Liz Truss Prepares For A Tough PMQs As Tory Rebels Struggle To Find A Successor
Liz Truss during a Downing Street press conference (Alamy)
Liz Truss is being warned that she can't afford to put another put foot wrong as she prepares to take on Labour leader Keir Starmer in Prime Minister's Questions on Wednesday.
The general consensus within the Conservative party is that it is a matter of when – not if – she is ousted as Prime Minister, after overseeing a calamitous few weeks since entering No 10.
That was the view expressed on Tuesday morning by former Cabinet minister, Michael Gove, who said it was "absolutely right" that her departure was inevitable.
"The question for any leader is: what happens when the programme or the platform on which you secured the leadership has been shredded," he told an event hosted by the JLA Speakers Bureau, in remarks reported by The Guardian.
On Monday there were suggestions that Truss may not even survive the week, such was the level of exasperation within the Conservative party. One senior Conservative MP who heard her speak at a meeting of the One Nation caucus last night told PoliticsHome: "It's the first time I have heard a corpse deliver its own eulogy."
However, the success of Chancellor Jeremy Hunt in calming the financial markets, combined with the lack of agreement among Tory rebel MPs on who should replace her, means that her leadership is currently seen as having weeks left, rather than days.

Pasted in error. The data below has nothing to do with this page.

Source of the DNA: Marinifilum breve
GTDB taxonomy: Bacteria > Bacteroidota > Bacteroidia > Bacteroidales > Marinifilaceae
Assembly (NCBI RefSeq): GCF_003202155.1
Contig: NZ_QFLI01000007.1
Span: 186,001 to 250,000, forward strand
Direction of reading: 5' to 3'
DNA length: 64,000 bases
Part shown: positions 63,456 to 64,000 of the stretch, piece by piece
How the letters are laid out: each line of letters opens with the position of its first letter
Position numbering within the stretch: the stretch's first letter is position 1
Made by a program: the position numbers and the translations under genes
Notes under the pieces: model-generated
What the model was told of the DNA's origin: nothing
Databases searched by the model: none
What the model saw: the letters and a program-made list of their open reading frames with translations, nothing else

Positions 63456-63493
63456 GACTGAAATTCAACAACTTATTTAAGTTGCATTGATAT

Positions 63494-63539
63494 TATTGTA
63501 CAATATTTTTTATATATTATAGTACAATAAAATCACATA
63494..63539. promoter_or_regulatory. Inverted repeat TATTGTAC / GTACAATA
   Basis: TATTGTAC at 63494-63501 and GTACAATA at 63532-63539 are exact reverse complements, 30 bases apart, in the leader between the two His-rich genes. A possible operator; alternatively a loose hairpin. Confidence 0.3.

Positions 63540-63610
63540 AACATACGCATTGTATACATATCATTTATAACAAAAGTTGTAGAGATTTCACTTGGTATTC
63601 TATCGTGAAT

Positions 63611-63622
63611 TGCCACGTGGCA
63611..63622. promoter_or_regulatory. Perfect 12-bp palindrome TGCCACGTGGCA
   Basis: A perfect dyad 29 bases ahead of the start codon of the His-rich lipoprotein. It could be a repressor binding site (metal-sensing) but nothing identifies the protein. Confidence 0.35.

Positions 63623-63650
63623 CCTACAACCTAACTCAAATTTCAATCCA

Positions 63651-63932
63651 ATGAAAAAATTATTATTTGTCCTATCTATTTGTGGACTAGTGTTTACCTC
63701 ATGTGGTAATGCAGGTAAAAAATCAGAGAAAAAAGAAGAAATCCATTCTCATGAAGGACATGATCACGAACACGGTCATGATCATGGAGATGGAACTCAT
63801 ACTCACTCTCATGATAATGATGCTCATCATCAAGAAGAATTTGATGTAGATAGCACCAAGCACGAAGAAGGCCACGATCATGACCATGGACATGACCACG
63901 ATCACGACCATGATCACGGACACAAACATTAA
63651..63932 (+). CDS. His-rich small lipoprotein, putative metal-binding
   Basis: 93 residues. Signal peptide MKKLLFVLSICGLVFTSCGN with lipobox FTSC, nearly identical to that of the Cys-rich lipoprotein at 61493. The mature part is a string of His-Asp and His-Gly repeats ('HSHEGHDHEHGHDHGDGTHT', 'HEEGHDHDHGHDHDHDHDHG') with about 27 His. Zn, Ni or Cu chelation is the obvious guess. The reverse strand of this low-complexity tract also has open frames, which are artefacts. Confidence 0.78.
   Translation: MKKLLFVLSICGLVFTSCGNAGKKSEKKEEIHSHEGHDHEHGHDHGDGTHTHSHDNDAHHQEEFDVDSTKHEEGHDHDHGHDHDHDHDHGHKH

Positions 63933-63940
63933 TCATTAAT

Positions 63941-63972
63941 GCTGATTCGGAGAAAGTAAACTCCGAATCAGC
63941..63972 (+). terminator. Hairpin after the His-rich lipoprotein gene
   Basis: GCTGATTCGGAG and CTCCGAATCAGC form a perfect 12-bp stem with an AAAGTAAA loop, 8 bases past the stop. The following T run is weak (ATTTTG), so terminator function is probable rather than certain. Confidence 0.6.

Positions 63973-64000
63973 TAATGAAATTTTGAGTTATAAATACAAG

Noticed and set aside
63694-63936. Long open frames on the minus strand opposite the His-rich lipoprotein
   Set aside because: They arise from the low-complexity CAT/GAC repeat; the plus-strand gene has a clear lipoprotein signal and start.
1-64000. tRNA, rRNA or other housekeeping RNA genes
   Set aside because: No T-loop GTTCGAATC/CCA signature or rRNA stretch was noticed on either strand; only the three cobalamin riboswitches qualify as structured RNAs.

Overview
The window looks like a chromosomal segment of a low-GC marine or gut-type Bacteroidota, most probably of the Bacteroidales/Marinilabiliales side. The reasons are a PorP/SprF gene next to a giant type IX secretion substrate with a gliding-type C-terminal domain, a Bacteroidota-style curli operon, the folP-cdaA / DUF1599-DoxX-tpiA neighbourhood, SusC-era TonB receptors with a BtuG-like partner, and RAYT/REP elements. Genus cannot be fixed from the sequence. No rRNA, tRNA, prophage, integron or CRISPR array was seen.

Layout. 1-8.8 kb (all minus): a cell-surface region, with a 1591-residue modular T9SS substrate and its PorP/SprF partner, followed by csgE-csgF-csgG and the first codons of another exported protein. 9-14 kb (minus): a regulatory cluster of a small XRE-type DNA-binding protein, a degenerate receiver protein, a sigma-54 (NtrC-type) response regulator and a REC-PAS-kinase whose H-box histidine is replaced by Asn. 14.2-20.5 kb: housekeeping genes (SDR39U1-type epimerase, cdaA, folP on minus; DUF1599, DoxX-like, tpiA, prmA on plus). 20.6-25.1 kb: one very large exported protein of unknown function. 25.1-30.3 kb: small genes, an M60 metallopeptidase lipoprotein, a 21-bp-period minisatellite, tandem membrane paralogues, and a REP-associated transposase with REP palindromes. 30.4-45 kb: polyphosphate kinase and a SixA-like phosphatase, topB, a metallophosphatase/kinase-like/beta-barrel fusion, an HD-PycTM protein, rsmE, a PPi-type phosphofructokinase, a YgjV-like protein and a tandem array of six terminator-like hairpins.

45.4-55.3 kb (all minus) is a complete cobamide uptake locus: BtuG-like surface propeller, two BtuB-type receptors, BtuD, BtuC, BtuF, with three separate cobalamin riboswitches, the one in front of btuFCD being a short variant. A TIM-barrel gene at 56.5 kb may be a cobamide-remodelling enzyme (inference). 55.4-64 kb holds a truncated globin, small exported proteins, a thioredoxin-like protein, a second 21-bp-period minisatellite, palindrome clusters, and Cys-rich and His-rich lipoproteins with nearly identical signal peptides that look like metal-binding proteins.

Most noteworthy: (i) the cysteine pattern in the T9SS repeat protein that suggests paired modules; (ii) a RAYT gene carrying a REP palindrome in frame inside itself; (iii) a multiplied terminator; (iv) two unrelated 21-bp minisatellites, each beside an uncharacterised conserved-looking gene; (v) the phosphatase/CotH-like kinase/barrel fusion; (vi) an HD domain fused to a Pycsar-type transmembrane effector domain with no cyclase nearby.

Behind the scenes Conservative MPs are having informal discussions about who among them should be the UK's third Prime Minister this year but an obvious candidate is yet to emerge.
Rishi Sunak is seen as too divisive, and while his supporters believe he is the best person for the job there are questions over whether he actually wants the job at the moment.
One Tory critic of the Prime Minister said that the long-awaited publication of the Office of Budget Responsibility's (OBR) economic forecasts on 31 October was the biggest threat to her leadership.
"When it is crystalled in a document the unavoidable hell that she has put us through, people will say 'enough now'," they predicted.
Hunt's announcement on Monday that he will reverse the vast majority of Truss's tax cuts brought stability to the markets after several weeks of turmoil and two Bank of England interventions.
It came at a huge political cost to the Prime Minister, though, who has been forced to rip up the lion's share of her economic agenda and now faces accusations of being in office but not in power.
The mood within Downing Street on Tuesday was said to be "grim" while Chief Whip Wendy Morton was described as "going missing" in the face of the restless Conservative back benches.
A YouGov poll published yesterday found that 55 per cent of the Conservative party members who chose Truss over Sunak to replace Boris Johnson now want her to quit, with 83 per cent of respondents saying she is doing her job "badly".
Meanwhile, voting intention polls continue to give Labour enormous leads over the Tories, with a Redfield & Wilton survey published yesterday putting Starmer's party 36 per cent ahead.
Truss, for now, is trying to fight on.
She met with the European Research Group (ERG) of avidly pro-Brexit Conservative MPs on Tuesday night as part of an ongoing bid to shore up her support within the parliamentary party.
Business Secretary Jacob Rees Mogg left the meeting saying it went "extremely well", while the news tonight that Truss has brought former Johnson aide David Canzini back into No 10 to help her get her leadership back on track was well received with Tory MPs in the ERG.
However, as a figure in No 10 put it this evening, a bad performance in tomorrow's PMQs would put the embattled Prime Minister "back to square one".
PoliticsHome provides the most comprehensive coverage of UK politics anywhere on the web, offering high quality original reporting and analysis: Subscribe